As problematic as publishers like MDPI may be, some argue that their existence is fundamental to mitigating research inequality. Many researchers in the Global South face barriers to publishing in prestigious journals due to high costs, biases, and lack of resources. In a Twitter thread from March, Ana Marcia de Sá Guimarães, an assistant professor of biomedical sciences at the University of Sao Paulo, acknowledged that while publishers like MDPI and Frontiers have engaged in questionable reviewing practices, they have also provided more opportunities to non-Western researchers to publish. She added that they tend to be cheaper, more inclusive, and are generally well-recognized abroad.

Hindawi reveals a similar story. Prior to being acquired by the publisher Wiley in 2021, Hindawi was considered by some to be a respectable publisher. In recent years, however, its journals have been inundated with articles that show evident traces of paper mills in action.

Bishop conducted an analysis of all Hindawi journals published in 2022 and found that editors of special issues tended to process papers much faster than the norm. The quality in Hindawi special issues dropped so low that Wiley temporarily suspended their publication, leading to a $9 million loss in revenue in a single quarter.

“Wiley takes full responsibility for the content we publish across our portfolio,” wrote Flynn, the Wiley research division executive vice president and manager, in an email to Undark. By the end of April of this year, the publisher had retracted 1,700 articles. “We view this as a major threat to the ecosystem overall,” he added in a phone call. This problem can “migrate from one publisher to another to another to another,” he said.


Obtaining hard-proof that articles come from paper-generation operations can be tricky. Such schemes, Bishop said, often operate from false email addresses and pseudonyms. But evidence of their activities can be found on obscure websites that claim to offer “paper publishing services” or social media posts openly advertising the sale of authorships for particular journals. The strongest evidence that these studies originate from paper mill organizations, however, is the content itself.

“Some of the content is utterly nonsensical,” Bishop said. “There’s no way this is peer reviewed and it’s often completely unrelated to the topic of the journal or the special issue. It’s crazy stuff.”

Some cases are absurd, like a 2021 special issue published in the Arabian Journal of Geosciences containing 44 now-retracted articles linking aerobics and dance training, among other topics, with geosciences. Others raise eyebrows, like an article allegedly written by an author with the School of Marxism at Beijing Information Science & Technology University, for a special issue on human cognition and artificial intelligence in health care, which was received and accepted within 24 hours.

In the vast majority of instances, such low-quality papers appear in low-ranking journals that many researchers don’t necessarily read. “Some of these journals are what I think of as write-only journals — they’re not intended to be read at all,” said David Bimler, a retired psychologist previously based at Massey University in Palmerston North, New Zealand, who now dedicates his time to tracking problems in scientific publishing.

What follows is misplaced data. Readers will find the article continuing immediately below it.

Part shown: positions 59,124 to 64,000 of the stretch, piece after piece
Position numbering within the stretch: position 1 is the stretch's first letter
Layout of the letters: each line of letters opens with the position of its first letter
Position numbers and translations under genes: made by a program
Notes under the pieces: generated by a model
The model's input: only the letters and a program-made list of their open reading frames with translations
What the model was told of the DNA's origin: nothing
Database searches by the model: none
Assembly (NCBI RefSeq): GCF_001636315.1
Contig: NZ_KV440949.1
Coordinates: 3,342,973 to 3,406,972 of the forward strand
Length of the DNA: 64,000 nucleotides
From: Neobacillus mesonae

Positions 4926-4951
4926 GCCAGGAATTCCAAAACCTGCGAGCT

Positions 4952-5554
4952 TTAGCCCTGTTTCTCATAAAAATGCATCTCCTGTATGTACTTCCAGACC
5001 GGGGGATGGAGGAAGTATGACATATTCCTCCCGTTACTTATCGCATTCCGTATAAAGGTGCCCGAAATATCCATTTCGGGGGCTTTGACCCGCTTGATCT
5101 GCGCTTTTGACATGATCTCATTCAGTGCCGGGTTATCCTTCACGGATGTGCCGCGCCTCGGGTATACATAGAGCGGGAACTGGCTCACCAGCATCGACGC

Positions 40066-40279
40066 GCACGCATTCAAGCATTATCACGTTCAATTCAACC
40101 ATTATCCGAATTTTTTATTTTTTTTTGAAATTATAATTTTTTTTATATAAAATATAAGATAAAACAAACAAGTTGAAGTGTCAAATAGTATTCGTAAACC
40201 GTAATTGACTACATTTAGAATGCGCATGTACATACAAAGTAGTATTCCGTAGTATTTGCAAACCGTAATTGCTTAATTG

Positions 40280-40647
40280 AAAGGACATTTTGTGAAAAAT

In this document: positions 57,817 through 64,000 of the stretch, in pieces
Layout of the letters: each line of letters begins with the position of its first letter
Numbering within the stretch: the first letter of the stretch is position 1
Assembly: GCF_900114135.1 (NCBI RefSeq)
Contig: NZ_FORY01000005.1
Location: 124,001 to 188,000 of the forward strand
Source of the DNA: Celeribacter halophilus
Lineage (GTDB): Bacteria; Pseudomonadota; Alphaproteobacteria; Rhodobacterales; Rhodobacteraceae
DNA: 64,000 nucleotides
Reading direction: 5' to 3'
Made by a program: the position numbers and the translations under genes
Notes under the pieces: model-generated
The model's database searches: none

But these publications can still have consequences. After burnishing their CVs with dubious credentials, some alleged paper mill employees have gone on to assume permanent editorial positions at scientific journals, said Alexander Magazinov, a software engineer based in Kazakhstan, who also dedicates himself to watchdogging the scientific publishing industry.

As an example, he said Masoud Afrand, an assistant professor of engineering at the Islamic Azad University in Iran, was likely part of a paper mill operation for a special issue in Mathematical Methods in the Applied Sciences, where Afrand was cited over 130 times. Afrand is now an editorial board member for Scientific Reports articles in mechanical engineering.

Afrand did not respond to multiple requests for comment.


[Update: After publication of this article, Afrand’s name and affiliation were scrubbed from the Scientific Reports webpage listing editorial board members. The publication’s chief editor suggested that the listing was an oversight, and that Scientific Reports had “parted ways” with Afrand earlier in the year, due to detected “irregularities” in the researcher’s handling of papers. Afrand also subsequently resigned from the board of another journal in response to questions raised by Undark‘s reporting. Read more at Retraction Watch here and here.]


The products of paper mills and other low-quality work can also pose a direct risk to human health. One special issue on COVID-19 included a now-retracted article claiming that vaccines killed five times more people over the age of 65 than they saved. In a preprint article, scientists found that 3 to 4 percent of all DNA sequences assessed in two leading cancer journals were flawed, potentially due to paper mill activity. These included at least eight articles in two special collections. The consequences of such mistakes could range from benign unexplained results to potentially stalling progress on research of global concern — and not just for health care.

“It impacts health care policy, it impacts energy policy, it impacts people’s careers, it impacts a broad swath of the work done in service of the human project,” said Flynn.

Nick Wise, meanwhile, said he suspects that the alleged publishing syndicate identified in the April 2022 email is still active — though he added that it’s impossible to know which researchers are complicit, and which are unwitting participants. Either way, Wise suggested the consequences of these sorts of operations cannot be underestimated. They undermine both “science and scientists,” he said.

Jonathan Moens (pictured) is a journalist based in Rome. He has written about brain sciences, psychedelics, AI, nature, the climate crisis, and more for outlets such as National Geographic, The New York Times, Undark magazine, and The Atlantic. Undark is a non-profit, editorially independent digital magazine exploring the intersection of science and society. Retraction Watch is an organization that tracks retractions as a window into the scientific process.

View all posts by Jonathan Moens, Undark and Retraction Watch